Alas, the military moved us again — to New Mexico.  New Mexico couldn’t have been much different from Virginia!  As our location shifted, so did my dreams. Throughout middle school and the beginning of high school, I knew I was going to California.  I was going to attend UCLA and work in the entertainment industry. That was my plan. I was going to make it big in Hollywood.

But plans change. In the middle of high school, we were transferred again. This time to Austin, Texas.  Yep, it’s true. Texas is like a whole other country.  And Austin had a great university right there, so I ended up close to home, going to the University of Texas (Hook ‘Em Horns). My entertainment dreams were still around, because I studied studied Radio, Television and Film.

Geography did have an influence on my life. I haven’t been to Virginia since I was a little girl.  I have never lived in California.  Now, I did work for 15 years in Radio and Television — in New Mexico, so that dream never died. It just moved with me to where I was living at the time.

Six and a half years ago, my husband got a job in the Dallas area.  Dallas?  No, if I was living in Texas, it should be Austin or San Antonio.  Dallas wasn’t even on my radar.

But guess what?  We love it here.  Like any good military brat, I know how to make wherever I’m living be “home.”  And this truly does feel like home to me.

While there are some who will leave home to pursue their dreams — the Olympic athletes who go to where the best training facilities are, who learn the love of their sport from growing up surrounded by that sport — most of us will bloom where we’re planted.  It may be a different place than our childhood home or it may be the place where we’re born and raised and “everybody knows your name.”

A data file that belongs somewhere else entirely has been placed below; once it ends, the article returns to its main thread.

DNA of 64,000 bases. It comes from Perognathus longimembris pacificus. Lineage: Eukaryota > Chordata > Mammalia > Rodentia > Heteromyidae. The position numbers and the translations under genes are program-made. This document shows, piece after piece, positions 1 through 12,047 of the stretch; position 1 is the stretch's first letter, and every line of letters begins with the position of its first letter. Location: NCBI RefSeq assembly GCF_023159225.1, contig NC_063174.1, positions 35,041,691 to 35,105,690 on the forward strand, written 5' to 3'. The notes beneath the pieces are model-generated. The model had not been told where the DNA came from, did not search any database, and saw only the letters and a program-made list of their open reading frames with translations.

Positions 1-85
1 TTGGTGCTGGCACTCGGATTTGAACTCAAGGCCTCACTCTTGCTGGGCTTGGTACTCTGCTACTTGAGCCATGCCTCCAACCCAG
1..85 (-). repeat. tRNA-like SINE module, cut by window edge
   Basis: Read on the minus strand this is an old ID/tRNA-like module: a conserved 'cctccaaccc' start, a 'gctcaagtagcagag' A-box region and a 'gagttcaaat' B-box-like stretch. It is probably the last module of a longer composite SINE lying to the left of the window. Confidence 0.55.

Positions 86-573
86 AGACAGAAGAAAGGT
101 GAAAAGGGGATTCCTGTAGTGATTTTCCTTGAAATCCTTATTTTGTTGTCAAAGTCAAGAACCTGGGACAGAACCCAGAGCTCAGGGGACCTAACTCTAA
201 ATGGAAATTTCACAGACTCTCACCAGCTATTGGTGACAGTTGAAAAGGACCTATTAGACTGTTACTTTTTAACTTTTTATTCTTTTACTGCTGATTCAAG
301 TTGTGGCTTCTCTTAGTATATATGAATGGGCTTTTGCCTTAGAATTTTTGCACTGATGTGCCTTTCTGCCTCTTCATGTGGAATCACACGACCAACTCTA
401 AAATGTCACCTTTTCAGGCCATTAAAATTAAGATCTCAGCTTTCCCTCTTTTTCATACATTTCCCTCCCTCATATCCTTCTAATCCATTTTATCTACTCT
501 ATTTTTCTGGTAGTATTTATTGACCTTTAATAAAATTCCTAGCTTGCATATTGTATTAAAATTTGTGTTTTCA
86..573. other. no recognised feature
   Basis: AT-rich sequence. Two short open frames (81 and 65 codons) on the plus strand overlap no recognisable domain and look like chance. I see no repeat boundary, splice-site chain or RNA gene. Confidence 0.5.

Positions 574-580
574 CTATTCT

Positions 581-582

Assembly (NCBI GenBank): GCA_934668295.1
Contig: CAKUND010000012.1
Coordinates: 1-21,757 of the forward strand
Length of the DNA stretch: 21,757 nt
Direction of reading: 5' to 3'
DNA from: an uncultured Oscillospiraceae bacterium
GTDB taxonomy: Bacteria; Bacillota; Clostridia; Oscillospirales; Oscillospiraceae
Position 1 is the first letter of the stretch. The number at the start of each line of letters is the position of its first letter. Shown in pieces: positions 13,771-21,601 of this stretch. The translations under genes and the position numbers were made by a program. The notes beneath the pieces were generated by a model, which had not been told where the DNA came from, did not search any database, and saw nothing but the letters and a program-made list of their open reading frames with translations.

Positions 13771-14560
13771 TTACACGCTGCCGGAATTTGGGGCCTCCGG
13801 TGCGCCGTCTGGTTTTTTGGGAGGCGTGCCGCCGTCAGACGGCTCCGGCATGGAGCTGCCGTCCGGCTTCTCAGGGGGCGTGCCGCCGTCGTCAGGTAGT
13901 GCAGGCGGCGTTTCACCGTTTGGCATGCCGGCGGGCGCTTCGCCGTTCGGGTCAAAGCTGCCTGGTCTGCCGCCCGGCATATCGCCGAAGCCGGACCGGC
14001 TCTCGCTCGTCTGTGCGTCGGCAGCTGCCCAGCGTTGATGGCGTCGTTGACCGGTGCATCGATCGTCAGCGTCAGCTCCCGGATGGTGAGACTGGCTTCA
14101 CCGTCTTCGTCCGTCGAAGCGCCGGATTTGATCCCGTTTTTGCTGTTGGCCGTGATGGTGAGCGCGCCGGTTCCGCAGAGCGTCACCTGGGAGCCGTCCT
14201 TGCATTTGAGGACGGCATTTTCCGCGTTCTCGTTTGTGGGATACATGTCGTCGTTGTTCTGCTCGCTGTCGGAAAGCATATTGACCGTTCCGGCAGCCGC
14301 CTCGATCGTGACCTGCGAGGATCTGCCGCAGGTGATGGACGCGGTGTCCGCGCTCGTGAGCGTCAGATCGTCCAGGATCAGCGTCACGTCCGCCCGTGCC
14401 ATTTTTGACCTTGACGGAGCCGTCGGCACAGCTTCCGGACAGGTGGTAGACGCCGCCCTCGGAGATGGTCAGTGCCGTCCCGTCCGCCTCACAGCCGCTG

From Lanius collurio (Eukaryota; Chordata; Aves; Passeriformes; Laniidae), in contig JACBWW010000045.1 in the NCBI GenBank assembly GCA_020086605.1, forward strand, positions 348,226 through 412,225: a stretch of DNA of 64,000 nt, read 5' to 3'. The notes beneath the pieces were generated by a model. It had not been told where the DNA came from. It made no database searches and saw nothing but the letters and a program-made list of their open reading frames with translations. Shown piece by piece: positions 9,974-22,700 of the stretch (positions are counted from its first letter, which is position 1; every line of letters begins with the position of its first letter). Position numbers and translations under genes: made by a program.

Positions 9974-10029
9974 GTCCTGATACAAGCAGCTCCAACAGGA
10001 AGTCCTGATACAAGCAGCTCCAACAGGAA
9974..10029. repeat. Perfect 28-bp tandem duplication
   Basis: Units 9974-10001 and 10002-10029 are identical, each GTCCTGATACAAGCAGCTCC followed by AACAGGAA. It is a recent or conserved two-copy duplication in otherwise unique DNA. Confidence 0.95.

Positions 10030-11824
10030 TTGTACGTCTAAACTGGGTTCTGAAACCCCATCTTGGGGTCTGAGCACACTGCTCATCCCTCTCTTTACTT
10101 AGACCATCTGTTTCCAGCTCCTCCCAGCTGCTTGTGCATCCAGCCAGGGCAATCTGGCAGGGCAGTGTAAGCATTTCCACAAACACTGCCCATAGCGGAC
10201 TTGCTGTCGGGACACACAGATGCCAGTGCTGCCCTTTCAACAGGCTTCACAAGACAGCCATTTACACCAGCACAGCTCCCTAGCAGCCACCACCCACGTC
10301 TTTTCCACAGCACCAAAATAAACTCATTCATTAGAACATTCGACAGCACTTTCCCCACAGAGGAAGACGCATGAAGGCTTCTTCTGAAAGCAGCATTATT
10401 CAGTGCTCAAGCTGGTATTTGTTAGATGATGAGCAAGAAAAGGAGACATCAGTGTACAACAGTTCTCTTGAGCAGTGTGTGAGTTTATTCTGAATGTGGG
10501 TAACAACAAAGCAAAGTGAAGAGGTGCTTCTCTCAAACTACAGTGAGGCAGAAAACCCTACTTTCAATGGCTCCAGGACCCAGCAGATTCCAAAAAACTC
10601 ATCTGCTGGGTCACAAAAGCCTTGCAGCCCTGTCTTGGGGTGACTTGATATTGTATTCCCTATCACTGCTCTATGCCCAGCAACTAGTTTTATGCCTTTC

In all my dreams of Williamsburg and Hollywood, even Austin, I never thought about Dallas. It’s a good thing God knows best.

I believe that God has me right where he wants me — and I need to bloom right here.

I wouldn’t change a thing.

What Drives You?

I need some help and advice, friends.  I’m pondering a question or two these days.  I want to know what drives you?  Or to put it another way, how do you know what your passion is?

And has your passion changed?  What if you strived for something for years, and then found yourself wondering if that’s really what you’re supposed to do?

I guess I’m directing this more to those of you in the arts: writing, music, dancing, acting, etc.  But it could be applicable to any vocation.

It’s always challenging to go for your dreams.  It’s a lot of hard work.  But when do you know when it’s time to try something else?  Are you afraid of giving up too soon?  Or do you know when to face the realization that maybe you’re supposed to be doing something else with your life?

For example, if you’re an actor  — you have a passion for acting.  But how long do you go along doing Shakespeare before you discover that you’re a better comedic actor?  Or that you might be a better director or writer than actor?

I know we should pray about it.  I know we will just have a gut feeling.  But sometimes that gut feeling isn’t as specific as we’d like.  Or God hasn’t provided that neon billboard that says “Go this direction” instead.

So, I’m full of questions today. How do you know if you’ve found your passion?  What drives you to work so hard?  Even on the tough days or the discouraging days, are you anxious to get back to work to follow your dreams?  How do you know?

Questions, questions, questions!  Is this what happens after you turn 50 years old?

I’d love to hear your thoughts, advice or comments.